Initially, US catfish lobbyists delivered a heavy blow to Vietnamese catfish producers when they convinced US lawmakers to implement a law that banned imported catfish from being called “catfish.” Both the US and Vietnamese fish are in the same order of Siluriformes but in different families.
However, their joy didn’t last long because the Vietnamese retaliated by rebranding their catfish as basa. “Basa” is simply the Vietnamese word for the fish in question. First they didn’t have a coherent strategy and so other names also proliferated, including tra, bocourti, panga and swai. Panga, which is mostly used in Europe, derives from the Latin family name Pangasiidae. Basa and tra are different subfamilies – basa is technically known as Pangasius bocourti (hence the trade name bocourti) and tra is technically known as Pangasius hypophthalmus. The Vietnamese word for Pangasius hypophthalmus is tra and the Thai word for it is swai (hence the trade names tra and swai).
It was all very confusing (it took me a good two hours of internet research to figure this all out), particularly as basa is used internationally for both Pangasius bocourti and Pangasius hypophthalmus, and the same is true for panga in Europe. However, since 2010 Vietnam has instituted legislation to label all basa and tra for export consistently as basa.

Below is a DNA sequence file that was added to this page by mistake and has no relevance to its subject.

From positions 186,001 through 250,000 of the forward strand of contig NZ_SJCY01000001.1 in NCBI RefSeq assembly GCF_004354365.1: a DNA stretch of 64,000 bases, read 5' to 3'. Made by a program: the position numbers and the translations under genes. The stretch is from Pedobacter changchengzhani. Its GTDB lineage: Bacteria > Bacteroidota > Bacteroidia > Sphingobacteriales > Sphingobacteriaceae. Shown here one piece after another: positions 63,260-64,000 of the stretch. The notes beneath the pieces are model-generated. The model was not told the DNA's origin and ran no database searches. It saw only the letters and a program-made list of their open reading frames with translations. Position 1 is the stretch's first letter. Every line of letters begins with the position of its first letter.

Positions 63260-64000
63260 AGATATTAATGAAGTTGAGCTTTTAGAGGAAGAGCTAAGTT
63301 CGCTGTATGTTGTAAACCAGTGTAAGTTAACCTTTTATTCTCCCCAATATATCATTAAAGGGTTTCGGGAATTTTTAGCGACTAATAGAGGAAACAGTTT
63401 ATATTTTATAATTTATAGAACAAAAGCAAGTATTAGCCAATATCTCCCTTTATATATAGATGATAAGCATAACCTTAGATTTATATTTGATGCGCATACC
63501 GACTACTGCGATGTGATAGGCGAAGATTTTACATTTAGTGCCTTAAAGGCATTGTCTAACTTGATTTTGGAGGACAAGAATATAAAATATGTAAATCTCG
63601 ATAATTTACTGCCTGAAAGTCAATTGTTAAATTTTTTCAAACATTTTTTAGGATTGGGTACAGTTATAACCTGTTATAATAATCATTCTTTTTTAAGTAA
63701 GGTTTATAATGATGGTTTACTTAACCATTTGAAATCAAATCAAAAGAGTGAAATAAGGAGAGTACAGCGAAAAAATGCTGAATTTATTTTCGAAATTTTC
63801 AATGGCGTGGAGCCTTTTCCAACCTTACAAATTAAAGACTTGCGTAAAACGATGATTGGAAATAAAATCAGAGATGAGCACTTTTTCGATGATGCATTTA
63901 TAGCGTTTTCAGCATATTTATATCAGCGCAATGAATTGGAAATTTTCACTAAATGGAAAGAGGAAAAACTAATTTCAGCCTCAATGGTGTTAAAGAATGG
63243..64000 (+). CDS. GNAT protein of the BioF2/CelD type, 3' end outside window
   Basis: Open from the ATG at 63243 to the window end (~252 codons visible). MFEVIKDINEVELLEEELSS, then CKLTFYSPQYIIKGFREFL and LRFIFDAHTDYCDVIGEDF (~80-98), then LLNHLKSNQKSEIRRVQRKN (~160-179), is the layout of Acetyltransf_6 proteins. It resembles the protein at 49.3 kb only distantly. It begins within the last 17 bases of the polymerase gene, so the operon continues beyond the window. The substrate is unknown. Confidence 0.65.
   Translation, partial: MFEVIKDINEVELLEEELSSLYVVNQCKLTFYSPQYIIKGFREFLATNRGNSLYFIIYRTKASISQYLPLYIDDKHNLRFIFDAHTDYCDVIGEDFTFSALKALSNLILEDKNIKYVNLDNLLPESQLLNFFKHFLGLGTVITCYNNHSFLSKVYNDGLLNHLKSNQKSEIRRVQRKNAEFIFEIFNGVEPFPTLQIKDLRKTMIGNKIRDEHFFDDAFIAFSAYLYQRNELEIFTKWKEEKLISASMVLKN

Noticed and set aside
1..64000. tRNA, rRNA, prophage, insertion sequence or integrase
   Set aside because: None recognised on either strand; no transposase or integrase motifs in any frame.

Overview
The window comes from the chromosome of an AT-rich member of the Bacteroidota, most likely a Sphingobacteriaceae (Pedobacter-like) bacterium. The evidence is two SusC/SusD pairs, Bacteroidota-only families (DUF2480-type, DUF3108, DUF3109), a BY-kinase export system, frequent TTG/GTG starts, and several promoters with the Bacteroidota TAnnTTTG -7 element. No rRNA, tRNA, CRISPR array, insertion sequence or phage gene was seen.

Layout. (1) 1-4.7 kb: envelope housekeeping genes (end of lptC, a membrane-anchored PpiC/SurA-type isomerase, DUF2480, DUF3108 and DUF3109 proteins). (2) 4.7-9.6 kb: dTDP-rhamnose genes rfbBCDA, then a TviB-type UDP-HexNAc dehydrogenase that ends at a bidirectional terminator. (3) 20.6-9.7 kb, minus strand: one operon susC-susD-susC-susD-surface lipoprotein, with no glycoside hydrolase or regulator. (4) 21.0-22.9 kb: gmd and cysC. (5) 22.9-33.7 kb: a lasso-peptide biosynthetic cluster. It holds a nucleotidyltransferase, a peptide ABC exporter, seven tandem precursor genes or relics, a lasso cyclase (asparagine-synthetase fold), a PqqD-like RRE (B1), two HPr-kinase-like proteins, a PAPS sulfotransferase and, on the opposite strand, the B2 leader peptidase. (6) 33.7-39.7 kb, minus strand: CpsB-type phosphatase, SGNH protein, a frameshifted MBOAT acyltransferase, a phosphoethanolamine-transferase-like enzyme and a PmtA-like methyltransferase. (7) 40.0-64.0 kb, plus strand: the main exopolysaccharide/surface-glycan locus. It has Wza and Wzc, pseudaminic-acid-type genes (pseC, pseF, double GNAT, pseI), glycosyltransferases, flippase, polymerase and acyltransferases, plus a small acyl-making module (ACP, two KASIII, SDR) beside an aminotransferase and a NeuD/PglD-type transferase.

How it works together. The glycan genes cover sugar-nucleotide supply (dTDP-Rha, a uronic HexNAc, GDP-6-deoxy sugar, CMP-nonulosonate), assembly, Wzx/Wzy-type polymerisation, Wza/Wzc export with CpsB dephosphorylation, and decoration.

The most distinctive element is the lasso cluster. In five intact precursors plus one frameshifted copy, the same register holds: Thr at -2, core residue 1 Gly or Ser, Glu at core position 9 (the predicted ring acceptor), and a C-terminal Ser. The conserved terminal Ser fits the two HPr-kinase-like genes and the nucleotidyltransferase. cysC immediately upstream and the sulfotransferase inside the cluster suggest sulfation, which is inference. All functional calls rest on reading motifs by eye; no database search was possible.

The Vietnamese strategy of market differentiation worked. In the past decade, basa has come to be seen as an imported premium product and has been doing well in a range of export markets, including the USA. Consequently, US catfish lobbyists changed their strategy: they went to lobby for basa to be treated as a “like product” – i.e. completely reversing their earlier strategy which had been to argue that Vietnamese catfish was different from American catfish. They were successful again and Vietnamese basa has been subjected to heavy import tariffs.
As a discussion paper by the Center for International Management and Development Antwerp explains, the catfish war has transformed Vietnamese aquaculture: export markets have diversified beyond the USA, basa and tra are now being farmed in large agribusinesses, who have the means to innovate and to impose quality controls and to produce to international standards (another strategy in the catfish war has been to allege the inferior quality of Asian catfish and aquaculture).
The catfish war is not the only trade war fought on the terrain on language. Trade names have significant implications for competitiveness and consumer protection, particularly in the seafood business where new species continue to be bred and where the final product on the supermarket shelf has often undergone substantial technological intervention and transformation from animal to food.
The catfish war continues. US catfish producers have recently released a new catfish product, specially filleted premium catfish, under the car-name-like trade name Delacata. However, by now both US and Vietnamese catfish producers are more worried about competition from China than from each other.
In the meantime, if you ask Australian fish-and-chip vendors what kind of fish they use and where it comes from, they tell you: “Dunno! It comes in a box” Do you know what your food is and where it comes from?